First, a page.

Doncaster At Home – Frustration Relieved Except for Sharp

It’s been a month since my last match report, mainly because, in that time I haven’t gone, or even followed the games much. We have only had one home game in that time but it occurred the day after I moved house and I was under orders to shift boxes and stuff. Same with the subsequent weekends. In fact the only game I listened to was Watford. It was perfectly clear how awful that was from the commentary. It was a battle between Warren and the fans for who was the most depressed.

My contact with the club was therefore restricted to the same channels as everyone else as we tried to follow the transfer window. All channels were monitored. The Argus, The BBC, Twitter and NSC. I really wish I hadn’t bothered.

When I first joined Twitter I followed some of our players. I thought I might get something out of it, and I do, but it’s not what I thought I would. Typically Inigo Calderon’s account is excellent. Spanish Dave was great with the fans when he thought he was leaving. And then there was the time Matt Sparrow insulted the whole of Croydon. But the rest? CMS inanely RT-ing the desperate? KLL reinventing the English language?

But worst of all for me was the way the players used the media during the window. Kemy engaged the fans, firstly to repel some fairly disgraceful spamming after Derby but then to say there was something wrong at the club. A succession of players issued pleas to The Argus for new faces. All, it seemed was not well. Then, just before the Doncaster game, we found out why. Far from hitting the roof we had lost over £14 million pounds backing Poyet to get us in to the Premier League and he’d failed, however narrowly. Those are facts, however uncomfortable we find them. Another fact is that those losses are unsustainable. Not FFP unsustainable – no more club unsustainable, unless Tony Bloom continues to bail us out.

This was the background to the Doncaster game and it made me both delighted and nervous to be back at the ground. Luckily I got there early and had a couple of beers watching Arsenal embarrass themselves at Liverpool. We couldn’t be any worse than that surely? And they were top of the league.

In fact, in the first half we were excellent. Lack of shots and chances had been cited as one of the issues at Watford but, with an attacking line up that included Ulloa, Spanish Rodney, Orlandi and Solly March we had the majority of possession and carved a series of decent chances. Ullloa missed the best with an unmarked header while another cross from a great move down the left was a stud’s width from being slid in. Doncaster created nothing. Sure it was frustrating but we were bound to put one of them away in the second half, right?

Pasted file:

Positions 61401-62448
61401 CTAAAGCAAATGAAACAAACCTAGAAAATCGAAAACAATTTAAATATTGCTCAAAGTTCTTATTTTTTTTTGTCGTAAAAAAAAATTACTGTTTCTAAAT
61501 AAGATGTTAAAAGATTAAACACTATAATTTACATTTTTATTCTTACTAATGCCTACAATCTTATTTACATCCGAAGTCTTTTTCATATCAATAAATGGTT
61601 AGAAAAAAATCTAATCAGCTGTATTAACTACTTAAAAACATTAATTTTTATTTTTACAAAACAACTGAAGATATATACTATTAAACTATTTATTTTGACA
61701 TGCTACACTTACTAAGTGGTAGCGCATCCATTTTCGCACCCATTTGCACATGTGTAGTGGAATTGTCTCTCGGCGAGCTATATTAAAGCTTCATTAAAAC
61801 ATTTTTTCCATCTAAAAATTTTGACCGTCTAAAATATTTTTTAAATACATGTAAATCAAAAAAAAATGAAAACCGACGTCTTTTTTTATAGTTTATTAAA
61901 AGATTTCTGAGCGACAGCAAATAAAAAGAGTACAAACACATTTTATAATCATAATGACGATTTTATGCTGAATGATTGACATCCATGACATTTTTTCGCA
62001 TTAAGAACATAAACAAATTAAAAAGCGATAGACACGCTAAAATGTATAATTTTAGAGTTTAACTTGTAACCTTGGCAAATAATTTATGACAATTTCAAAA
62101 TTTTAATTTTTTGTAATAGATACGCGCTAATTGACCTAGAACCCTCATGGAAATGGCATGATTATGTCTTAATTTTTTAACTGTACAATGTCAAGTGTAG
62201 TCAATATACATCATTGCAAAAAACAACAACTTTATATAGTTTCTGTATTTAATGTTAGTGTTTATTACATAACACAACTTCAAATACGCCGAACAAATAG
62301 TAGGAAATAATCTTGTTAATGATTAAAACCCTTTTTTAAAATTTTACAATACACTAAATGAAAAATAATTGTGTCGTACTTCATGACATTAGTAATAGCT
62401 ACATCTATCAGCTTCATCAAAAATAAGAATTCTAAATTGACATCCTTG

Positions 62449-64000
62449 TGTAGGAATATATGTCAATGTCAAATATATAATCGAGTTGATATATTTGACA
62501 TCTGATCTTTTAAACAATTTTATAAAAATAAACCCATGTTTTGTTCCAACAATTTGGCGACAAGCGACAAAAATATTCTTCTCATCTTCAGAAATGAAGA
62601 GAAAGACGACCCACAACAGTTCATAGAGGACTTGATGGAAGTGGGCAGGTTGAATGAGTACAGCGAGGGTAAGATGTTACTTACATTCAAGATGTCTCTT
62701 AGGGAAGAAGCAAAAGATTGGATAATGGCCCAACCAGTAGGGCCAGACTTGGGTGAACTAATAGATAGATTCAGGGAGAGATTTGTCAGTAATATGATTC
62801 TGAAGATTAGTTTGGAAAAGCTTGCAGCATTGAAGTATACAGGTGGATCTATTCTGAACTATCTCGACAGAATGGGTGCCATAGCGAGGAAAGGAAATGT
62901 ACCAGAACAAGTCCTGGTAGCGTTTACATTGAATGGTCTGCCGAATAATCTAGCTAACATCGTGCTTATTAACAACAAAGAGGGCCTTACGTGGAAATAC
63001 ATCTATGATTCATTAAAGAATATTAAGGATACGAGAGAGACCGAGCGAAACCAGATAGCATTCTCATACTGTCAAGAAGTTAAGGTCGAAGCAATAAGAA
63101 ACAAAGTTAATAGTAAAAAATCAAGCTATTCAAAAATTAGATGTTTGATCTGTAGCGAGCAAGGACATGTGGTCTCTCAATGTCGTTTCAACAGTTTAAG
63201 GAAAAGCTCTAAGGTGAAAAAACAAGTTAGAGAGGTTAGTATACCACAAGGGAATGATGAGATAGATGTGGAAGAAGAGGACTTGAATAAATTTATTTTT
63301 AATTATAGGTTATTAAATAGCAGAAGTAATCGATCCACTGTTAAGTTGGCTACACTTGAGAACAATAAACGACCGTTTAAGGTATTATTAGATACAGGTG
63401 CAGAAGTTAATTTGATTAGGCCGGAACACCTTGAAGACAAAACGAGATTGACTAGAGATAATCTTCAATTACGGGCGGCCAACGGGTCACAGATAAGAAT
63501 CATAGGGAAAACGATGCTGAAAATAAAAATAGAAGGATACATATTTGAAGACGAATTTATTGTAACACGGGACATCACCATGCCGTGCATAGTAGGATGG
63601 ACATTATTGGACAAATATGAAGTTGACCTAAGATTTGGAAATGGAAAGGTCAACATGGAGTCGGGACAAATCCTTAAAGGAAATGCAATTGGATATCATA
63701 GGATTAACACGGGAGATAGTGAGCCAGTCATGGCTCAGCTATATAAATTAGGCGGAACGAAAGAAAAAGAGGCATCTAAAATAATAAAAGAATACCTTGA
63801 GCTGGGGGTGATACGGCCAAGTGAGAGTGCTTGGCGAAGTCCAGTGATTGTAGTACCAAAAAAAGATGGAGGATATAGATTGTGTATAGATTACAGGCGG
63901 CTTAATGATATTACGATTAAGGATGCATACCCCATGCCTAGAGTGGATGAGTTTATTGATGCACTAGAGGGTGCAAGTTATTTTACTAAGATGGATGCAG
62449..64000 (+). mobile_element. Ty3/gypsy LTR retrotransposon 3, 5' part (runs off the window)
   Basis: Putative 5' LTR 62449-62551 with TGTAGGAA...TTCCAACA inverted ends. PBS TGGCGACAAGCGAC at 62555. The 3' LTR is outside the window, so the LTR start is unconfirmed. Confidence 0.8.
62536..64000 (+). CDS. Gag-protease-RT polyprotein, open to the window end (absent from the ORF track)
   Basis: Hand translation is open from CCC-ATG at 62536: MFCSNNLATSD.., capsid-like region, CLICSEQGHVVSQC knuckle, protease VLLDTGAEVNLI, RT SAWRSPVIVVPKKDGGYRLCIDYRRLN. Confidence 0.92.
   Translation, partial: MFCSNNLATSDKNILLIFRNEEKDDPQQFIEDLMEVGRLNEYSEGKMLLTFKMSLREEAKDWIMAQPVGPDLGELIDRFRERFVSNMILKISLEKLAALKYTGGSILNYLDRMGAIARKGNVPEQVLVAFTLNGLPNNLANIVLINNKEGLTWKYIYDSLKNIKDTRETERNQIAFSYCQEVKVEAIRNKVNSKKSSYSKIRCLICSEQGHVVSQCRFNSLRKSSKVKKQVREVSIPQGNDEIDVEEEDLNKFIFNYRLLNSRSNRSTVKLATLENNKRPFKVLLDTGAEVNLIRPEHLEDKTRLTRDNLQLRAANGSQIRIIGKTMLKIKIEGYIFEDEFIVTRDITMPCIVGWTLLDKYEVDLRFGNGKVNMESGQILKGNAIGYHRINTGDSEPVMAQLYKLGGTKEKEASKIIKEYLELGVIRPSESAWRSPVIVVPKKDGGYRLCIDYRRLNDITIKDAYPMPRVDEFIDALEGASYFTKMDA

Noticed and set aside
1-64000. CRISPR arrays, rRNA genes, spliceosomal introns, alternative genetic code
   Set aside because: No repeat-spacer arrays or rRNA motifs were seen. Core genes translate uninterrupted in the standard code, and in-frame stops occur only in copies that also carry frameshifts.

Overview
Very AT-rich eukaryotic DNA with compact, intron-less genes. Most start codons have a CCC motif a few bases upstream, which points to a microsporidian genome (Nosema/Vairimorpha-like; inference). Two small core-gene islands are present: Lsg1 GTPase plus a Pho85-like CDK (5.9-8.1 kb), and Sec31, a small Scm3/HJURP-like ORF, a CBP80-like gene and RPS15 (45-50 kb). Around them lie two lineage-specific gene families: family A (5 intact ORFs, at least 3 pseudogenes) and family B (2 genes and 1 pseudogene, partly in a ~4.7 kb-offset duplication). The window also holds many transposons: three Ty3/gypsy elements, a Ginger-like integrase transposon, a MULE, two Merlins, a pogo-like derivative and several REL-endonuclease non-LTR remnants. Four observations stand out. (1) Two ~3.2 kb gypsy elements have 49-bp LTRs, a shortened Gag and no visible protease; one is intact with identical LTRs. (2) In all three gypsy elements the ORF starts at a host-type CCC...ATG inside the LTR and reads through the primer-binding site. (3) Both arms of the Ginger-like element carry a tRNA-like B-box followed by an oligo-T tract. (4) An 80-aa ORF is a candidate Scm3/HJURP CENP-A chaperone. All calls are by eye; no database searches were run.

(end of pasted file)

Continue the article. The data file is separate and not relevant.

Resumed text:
Unfortunately we came out for the second half far more toothlessly. Doncaster had reorganised and we’d got complacent. Or, as my esteemed best friend remarked “it’s like looking at someone trying to cut up a steak with a wooden spoon”.

In fact after 74 minutes I had mentally given up the ghost, having just seen us finally score but have it ruled out for offside. And then, finally, Ward found himself in an acre of space on the left and hit the perfect cross. This time we were onside. This time Ulloa did not miss his free header. 1-0. The relief of frustration was palpable, like a champagne cork finally popping over the doorstep of a newly acquired property, or perhaps another kind of popping after never quite being sure in the nightclub if she would. *turns in to Ian Holloway*

And then there’s Billy Sharp. The first ever scorer of a competitive goal at The Amex. Yet he cannot have any fond memories of the place at all. After all his career was ended and his life endangered by Lewis Dunk soon after that goal, or at least it was if you listened to their chairman. Returning to Doncaster, Lazerus like (and if you’d performed such a miraculous recovery would you choose to perform it to return to Doncaster? Really?) he managed to miss a sitter of a free header, easily their best chance, and before we scored. Then he was caught kicking out at Greer and given a straight red, on the East side of the ground. 12,000 pairs of hands in the West Stand waved him off. At least he’ll play again I suppose.

After he went, however, we went in to our shells. We sat back, looked disinterested and gave the ball away. You can’t put champagne back in the bottle but it can be off when you try it. This was the biggest cause for concern all day. We had the game at our mercy and we were trying to throw it away.

In the end we held on. We won. We’re eighth. I celebrated by renewing my acquaintance with both Harvey’s bitter and my friends from the GDC. After dry January that was a relief too. Many others were on the ale too, something that a gang of four teenagers with BMXs were about to regret. Having taken over a set of carriage doors with their bikes and started rolling fags on the train table they were suddenly swamped by well oiled, high spirited Brighton fans who loudly discussed the fate of their tyres and brakes. The colour drained from all but the lairy one, who offered to fight us, but a quick, banter filled, trip to Brighton was one of the most amusing I have ever taken. Everywhere, it seemed, we were determined to enjoy the win.

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